# NCon

**UPDATE January 2020**: Since November 2019 TensorOperations implements an `ncon`

interface as well. It hence provides everything that this package does, plus much more, such as smart management of temporary arrays. We hence recommend using TensorOperations instead of NCon from now on. Future maintenance of NCon may or may not happen.

NCon exports the function `ncon`

, which provides a convenient interface for
contracting networks of tensors in a given order. It is a Julia port of the
MATLAB function described in
arXiv:1402.0939, although without some of
the fancier features. NCon relies on the
TensorOperations package for
implementation of pair-wise tensor contractions.

## Installation

`Pkg.clone("git://github.com/mhauru/NCon.jl")`

## Usage

```
ncon(L, v; forder=nothing, order=nothing, check_indices=false)
```

The first argument `L`

is a Tuple of tensors (multidimensional Arrays).
The second argument `v`

is a Tuple of Vectors, one for each tensor in
`L`

.
Each `v[i]`

consists of Ints, each of which labels an index of `L[i]`

.
Positive labels mark indices which are to be contracted (summed over).
So if for instance `v[m][i] == 2`

and `v[n][j] == 2`

, then the `i`

th index of
`L[m]`

and the `j`

th index of `L[n]`

are to be summed over.
Negative labels mark indices which are to remain free (uncontracted).

The keyword argument `order`

is an Array of all the positive labels, which
specifies the order in which the pair-wise tensor contractions are to be done.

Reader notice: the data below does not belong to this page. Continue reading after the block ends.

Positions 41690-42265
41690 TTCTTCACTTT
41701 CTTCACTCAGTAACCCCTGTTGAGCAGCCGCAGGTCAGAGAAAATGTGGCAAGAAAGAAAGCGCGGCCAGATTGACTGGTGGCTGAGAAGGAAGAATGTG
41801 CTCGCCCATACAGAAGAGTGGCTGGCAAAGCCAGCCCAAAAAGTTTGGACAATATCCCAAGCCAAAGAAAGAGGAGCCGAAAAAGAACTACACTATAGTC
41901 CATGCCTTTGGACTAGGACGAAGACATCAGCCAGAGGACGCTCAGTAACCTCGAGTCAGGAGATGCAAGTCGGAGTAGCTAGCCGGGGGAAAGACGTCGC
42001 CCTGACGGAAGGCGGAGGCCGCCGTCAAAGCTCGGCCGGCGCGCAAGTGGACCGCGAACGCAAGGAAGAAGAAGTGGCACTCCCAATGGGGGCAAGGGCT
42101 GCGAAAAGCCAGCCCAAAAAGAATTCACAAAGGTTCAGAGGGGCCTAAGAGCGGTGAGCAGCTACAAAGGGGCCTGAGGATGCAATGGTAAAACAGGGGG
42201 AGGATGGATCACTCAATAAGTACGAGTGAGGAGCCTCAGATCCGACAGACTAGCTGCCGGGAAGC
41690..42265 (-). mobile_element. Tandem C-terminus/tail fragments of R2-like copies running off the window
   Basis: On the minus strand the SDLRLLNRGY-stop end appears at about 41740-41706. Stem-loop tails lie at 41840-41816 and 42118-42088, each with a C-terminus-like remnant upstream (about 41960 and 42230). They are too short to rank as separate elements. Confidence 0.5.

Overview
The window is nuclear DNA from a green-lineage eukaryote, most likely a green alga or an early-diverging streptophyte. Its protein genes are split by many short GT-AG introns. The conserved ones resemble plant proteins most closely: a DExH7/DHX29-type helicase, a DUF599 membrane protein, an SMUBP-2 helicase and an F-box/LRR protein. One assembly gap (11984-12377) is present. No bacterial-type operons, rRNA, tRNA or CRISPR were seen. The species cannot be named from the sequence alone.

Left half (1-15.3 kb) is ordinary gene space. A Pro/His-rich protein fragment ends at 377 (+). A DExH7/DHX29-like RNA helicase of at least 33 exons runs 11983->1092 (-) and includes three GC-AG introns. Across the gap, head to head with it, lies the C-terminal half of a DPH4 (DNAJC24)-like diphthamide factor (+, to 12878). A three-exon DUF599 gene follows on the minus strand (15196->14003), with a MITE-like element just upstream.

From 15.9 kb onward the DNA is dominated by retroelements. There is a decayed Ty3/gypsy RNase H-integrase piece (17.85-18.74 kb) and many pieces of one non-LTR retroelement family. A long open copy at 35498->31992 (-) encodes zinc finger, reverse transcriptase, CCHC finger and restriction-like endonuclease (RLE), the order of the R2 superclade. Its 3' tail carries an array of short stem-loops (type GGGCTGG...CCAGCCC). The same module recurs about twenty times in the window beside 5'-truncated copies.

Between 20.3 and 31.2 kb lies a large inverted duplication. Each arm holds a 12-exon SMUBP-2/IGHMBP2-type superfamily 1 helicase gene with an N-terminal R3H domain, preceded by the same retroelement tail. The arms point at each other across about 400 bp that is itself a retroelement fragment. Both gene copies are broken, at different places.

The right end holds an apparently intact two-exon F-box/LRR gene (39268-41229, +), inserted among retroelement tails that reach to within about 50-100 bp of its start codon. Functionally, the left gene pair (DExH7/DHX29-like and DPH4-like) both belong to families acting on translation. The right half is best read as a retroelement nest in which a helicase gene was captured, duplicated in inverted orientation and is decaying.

By default it is `sort(all-positive-numbers-in-v)`

. Note that whenever an index
joining two tensors is about to be contracted together, ncon contracts at the
same time all indices connecting these two tensors, even if some of them only
come up later in order.

Correspondingly `forder`

specifies the order to which the remaining free
indices are to be permuted. By default it is `sort(all-negative-numbers-in-v, rev=true)`

, meaning for instance `[-1,-2,...]`

.

If `check_indices=true`

(by default it's `false`

) then checks are performed to
make sure the contraction is well-defined. If not, an `ArgumentError`

with a
helpful description of what went wrong is provided.

#### Examples

A matrix product:

```
julia> using NCon
julia> A = rand(3,4);
julia> B = rand(4,5);
julia> C = ncon((A, B), ([-1,1], [1,-2]));
julia> size(C)
(3,5)
```

Here the last index of `A`

and the first index of `B`

are contracted.
The result is a tensor with two free indices, labeled by `-1`

and `-2`

.
The one labeled with `-1`

becomes the first index of the result. If we gave the
additional argument `forder=[-2,-1]`

the tranpose would be returned instead.

A more complicated example:

```
julia> A = rand(3,4,5);
julia> B = rand(5,3,6,7,6);
julia> C = rand(7,2);
julia> D = ncon((A, B, C), ([3,-2,2], [2,3,1,4,1], [4,-1]));
julia> size(D)
(2,4)
```

By default, the contractions are done in the order [1,2,3,4]. This may not be the optimal choice, in which case we should specify a better contraction order as a keyword argument.

Disconnected networks are also possible:

```
julia> A = rand(2,3);
julia> B = rand(4);
julia> C = ncon((A, B), ([-3,-2], [-1]));
julia> size(C)
(4,3,2)
```

This is the same as the tensor product of `A`

and `B`

, with the indices
permuted to the desired order. When contracting disconnected networks, the
connected parts are always contracted first, and their tensor product is taken
at the end.

`L`

and `v`

may also be a single tensor and its index list, if a trace is taken:

```
julia> A = rand(3,2,3);
julia> B = ncon(A, [1,-1,1]);
julia> size(B)
(2,)
```